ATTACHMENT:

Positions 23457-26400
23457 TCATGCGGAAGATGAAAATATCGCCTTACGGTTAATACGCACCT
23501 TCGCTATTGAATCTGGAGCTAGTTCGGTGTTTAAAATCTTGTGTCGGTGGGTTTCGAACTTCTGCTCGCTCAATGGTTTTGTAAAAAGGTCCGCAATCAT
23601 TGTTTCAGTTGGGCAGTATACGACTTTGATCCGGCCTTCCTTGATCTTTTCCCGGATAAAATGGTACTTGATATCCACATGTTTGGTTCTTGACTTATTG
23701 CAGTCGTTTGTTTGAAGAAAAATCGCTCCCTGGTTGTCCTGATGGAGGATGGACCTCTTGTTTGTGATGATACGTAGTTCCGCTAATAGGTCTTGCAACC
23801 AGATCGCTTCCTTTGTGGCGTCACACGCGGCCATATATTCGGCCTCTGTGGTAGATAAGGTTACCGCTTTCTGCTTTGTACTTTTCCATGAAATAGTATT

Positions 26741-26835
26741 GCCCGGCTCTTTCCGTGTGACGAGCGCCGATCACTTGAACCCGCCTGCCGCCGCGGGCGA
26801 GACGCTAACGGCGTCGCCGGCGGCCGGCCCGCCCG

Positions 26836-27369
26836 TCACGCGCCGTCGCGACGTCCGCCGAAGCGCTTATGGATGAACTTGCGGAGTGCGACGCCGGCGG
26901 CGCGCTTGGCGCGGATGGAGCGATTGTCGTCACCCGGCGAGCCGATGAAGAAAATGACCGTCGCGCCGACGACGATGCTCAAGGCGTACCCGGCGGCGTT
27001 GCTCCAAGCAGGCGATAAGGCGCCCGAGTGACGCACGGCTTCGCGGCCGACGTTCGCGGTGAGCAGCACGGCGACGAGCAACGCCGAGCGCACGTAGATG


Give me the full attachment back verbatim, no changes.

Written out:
Positions 23457-26400
23457 TCATGCGGAAGATGAAAATATCGCCTTACGGTTAATACGCACCT
23501 TCGCTATTGAATCTGGAGCTAGTTCGGTGTTTAAAATCTTGTGTCGGTGGGTTTCGAACTTCTGCTCGCTCAATGGTTTTGTAAAAAGGTCCGCAATCAT
23601 TGTTTCAGTTGGGCAGTATACGACTTTGATCCGGCCTTCCTTGATCTTTTCCCGGATAAAATGGTACTTGATATCCACATGTTTGGTTCTTGACTTATTG
23701 CAGTCGTTTGTTTGAAGAAAAATCGCTCCCTGGTTGTCCTGATGGAGGATGGACCTCTTGTTTGTGATGATACGTAGTTCCGCTAATAGGTCTTGCAACC
23801 AGATCGCTTCCTTTGTGGCGTCACACGCGGCCATATATTCGGCCTCTGTGGTAGATAAGGTTACCGCTTTCTGCTTTGTACTTTTCCATGAAATAGTATT

Positions 26741-26835
26741 GCCCGGCTCTTTCCGTGTGACGAGCGCCGATCACTTGAACCCGCCTGCCGCCGCGGGCGA
26801 GACGCTAACGGCGTCGCCGGCGGCCGGCCCGCCCG

Positions 26836-27369
26836 TCACGCGCCGTCGCGACGTCCGCCGAAGCGCTTATGGATGAACTTGCGGAGTGCGACGCCGGCGG
26901 CGCGCTTGGCGCGGATGGAGCGATTGTCGTCACCCGGCGAGCCGATGAAGAAAATGACCGTCGCGCCGACGACGATGCTCAAGGCGTACCCGGCGGCGTT
27001 GCTCCAAGCAGGCGATAAGGCGCCCGAGTGACGCACGGCTTCGCGGCCGACGTTCGCGGTGAGCAGCACGGCGACGAGCAACGCCGAGCGCACGTAGATG